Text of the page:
# LM3875 for 4 ohm speakers

Status
This old topic is closed. If you want to reopen this topic, contact a moderator using the "Report Post" button.

#### sutton1

Hey all,

I'm building Peter Daniel's LM3875 gainclone kit, and having concerns about the gain of the amp. Clearly this design has worked for a ton of people, so I know I am misunderstanding something. I am a huge noob here (degree's in mechanical engineering, not this magical electrical stuff), so correct me when I'm wrong. The way it's set up gives a closed-loop gain of 100. If I'm playing from my iPod, which I intend to, that's an input voltage of 1.5V.

1.5V*100 is 150V coming out of the chip? Then 150V into a 4 ohm load is going to give 5625W and draw 37.5A. Things are going to go up in smoke! So, if I've got this right, I'm going to need some more input resistance?

Even if I use 8ohm speakers, that's still 2812W and 18.7A.

#### Frank Berry

Turn the volume of your iPod down.

#### sutton1

But those numbers seem ridiculous. Since posting, I read in the datasheet that the chip has overvoltage protection which limits the output current. Is that what I've been missing?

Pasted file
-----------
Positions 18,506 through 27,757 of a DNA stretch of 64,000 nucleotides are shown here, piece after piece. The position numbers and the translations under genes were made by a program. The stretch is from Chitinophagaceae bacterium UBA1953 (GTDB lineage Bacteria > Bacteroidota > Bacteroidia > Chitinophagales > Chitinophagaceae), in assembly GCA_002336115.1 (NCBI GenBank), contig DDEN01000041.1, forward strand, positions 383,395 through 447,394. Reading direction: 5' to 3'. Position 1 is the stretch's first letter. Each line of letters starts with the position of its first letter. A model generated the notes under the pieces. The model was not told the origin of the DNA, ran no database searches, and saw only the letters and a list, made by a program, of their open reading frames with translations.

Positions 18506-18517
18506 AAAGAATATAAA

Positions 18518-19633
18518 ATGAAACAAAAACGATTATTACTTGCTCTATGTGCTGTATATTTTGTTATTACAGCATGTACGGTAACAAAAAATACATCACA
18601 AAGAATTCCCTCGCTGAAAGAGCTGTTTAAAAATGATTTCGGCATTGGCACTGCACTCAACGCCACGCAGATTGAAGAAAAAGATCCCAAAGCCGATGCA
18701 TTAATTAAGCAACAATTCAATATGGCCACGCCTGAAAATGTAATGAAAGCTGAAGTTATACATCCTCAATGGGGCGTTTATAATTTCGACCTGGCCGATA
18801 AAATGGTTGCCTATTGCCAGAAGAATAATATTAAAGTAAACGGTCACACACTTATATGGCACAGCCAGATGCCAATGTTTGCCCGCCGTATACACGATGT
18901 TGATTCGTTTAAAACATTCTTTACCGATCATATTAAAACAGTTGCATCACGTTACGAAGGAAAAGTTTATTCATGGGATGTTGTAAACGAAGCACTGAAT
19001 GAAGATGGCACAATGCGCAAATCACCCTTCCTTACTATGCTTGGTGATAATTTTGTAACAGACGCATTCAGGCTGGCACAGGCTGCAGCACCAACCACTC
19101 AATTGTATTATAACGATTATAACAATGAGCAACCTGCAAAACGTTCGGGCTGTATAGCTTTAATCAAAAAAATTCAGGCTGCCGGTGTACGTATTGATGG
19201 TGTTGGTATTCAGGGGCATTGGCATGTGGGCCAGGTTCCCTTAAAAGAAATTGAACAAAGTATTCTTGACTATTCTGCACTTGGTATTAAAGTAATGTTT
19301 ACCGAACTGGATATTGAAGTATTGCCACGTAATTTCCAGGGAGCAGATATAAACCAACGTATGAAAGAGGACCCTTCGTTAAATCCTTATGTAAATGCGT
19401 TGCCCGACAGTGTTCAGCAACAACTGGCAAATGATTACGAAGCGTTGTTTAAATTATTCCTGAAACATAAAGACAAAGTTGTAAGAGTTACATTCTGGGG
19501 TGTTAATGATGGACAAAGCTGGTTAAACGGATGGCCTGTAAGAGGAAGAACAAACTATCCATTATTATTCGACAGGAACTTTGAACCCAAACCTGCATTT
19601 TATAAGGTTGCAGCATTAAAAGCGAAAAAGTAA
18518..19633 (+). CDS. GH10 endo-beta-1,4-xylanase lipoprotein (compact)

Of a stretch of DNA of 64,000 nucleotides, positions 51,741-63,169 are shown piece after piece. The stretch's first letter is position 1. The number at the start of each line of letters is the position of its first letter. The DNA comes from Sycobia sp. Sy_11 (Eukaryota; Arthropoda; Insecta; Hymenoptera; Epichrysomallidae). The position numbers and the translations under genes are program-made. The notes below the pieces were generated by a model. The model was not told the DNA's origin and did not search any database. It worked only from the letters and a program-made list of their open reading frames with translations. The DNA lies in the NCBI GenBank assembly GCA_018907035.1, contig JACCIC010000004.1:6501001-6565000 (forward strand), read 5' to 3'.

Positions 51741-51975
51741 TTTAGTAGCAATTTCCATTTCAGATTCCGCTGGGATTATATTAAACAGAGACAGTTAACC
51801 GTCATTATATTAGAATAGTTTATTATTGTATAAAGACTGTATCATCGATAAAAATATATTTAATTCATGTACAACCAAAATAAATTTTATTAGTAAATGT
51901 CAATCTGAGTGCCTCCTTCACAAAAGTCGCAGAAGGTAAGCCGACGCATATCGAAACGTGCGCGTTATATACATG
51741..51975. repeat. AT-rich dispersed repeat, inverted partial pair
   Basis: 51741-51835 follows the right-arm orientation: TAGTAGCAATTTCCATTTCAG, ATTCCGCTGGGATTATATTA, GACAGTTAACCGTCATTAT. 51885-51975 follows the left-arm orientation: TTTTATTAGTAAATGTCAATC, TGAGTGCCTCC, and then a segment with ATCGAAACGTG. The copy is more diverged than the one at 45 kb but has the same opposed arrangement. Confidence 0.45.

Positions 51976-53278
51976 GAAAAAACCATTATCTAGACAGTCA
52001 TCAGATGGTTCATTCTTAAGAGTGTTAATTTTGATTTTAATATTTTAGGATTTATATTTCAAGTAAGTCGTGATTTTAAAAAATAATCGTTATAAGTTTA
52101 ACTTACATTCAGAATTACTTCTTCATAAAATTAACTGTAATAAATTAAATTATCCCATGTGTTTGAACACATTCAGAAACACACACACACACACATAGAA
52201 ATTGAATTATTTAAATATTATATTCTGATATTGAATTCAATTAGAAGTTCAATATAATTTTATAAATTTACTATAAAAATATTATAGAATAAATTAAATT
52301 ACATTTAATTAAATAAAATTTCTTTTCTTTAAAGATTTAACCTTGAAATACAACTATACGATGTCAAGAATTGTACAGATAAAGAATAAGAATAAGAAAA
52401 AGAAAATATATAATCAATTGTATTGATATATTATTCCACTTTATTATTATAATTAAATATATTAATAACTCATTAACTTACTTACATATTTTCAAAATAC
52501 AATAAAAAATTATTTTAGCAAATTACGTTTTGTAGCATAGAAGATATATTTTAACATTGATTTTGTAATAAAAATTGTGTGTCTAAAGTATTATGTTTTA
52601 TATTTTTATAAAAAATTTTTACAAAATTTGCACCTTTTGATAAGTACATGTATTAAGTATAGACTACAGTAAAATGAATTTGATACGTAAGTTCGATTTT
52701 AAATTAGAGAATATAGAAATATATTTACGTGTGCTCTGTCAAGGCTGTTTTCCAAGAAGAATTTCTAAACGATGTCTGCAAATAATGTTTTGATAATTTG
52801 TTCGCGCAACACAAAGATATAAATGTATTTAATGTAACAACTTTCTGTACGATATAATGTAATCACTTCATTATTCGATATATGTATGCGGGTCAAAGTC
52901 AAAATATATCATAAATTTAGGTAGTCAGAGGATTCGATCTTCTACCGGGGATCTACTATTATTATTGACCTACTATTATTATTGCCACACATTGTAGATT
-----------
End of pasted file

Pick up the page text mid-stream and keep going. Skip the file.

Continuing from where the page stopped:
Also, Peter says that R1 (the input resistor) is optional and that he just puts a wire usually. That would make for a very high gain using the A = Rf/R1 +1 equation.

#### frank1

You can't get output voltage from nowhere. It has to come from the power supply and cannot exceed this. In fact, the maximum output voltage swing will be somewhat less than the power supply voltage.
If you attempt to exceed this the amp will clip.
I suspect that this is the fact you are missing.

Frank

Last edited:

#### sutton1

Okay. Cool, thanks

#### JMFahey

you may see it from the other end.
Your chipamp can provide, say, 16V RMS output.
If gain is set to 100, you'll need 16/100=0.16V RMS.
But your IPod *can* provide 1.5V RMS .
OK, either lower the IPod volume setting until it outputs 0.16V *or* use a volume pot set to get the same level reaching the amplifier.

#### gootee

Also, it would "only" have been 2812 Watts, not 5625 Watts. You have to square the RMS voltage, not the peak voltage, then divide by R.

For a sinusoid, the RMS value is the peak value divided by the square root of two (about 1.414).

#### Jay

Are you sure Peter Daniel's 3875 has such a high gain? That's too high. Too many distortion.

#### sutton1

That's in voltage ratio. If I've got this right, 100 times increase in voltage is 40dB.

Status
This old topic is closed. If you want to reopen this topic, contact a moderator using the "Report Post" button.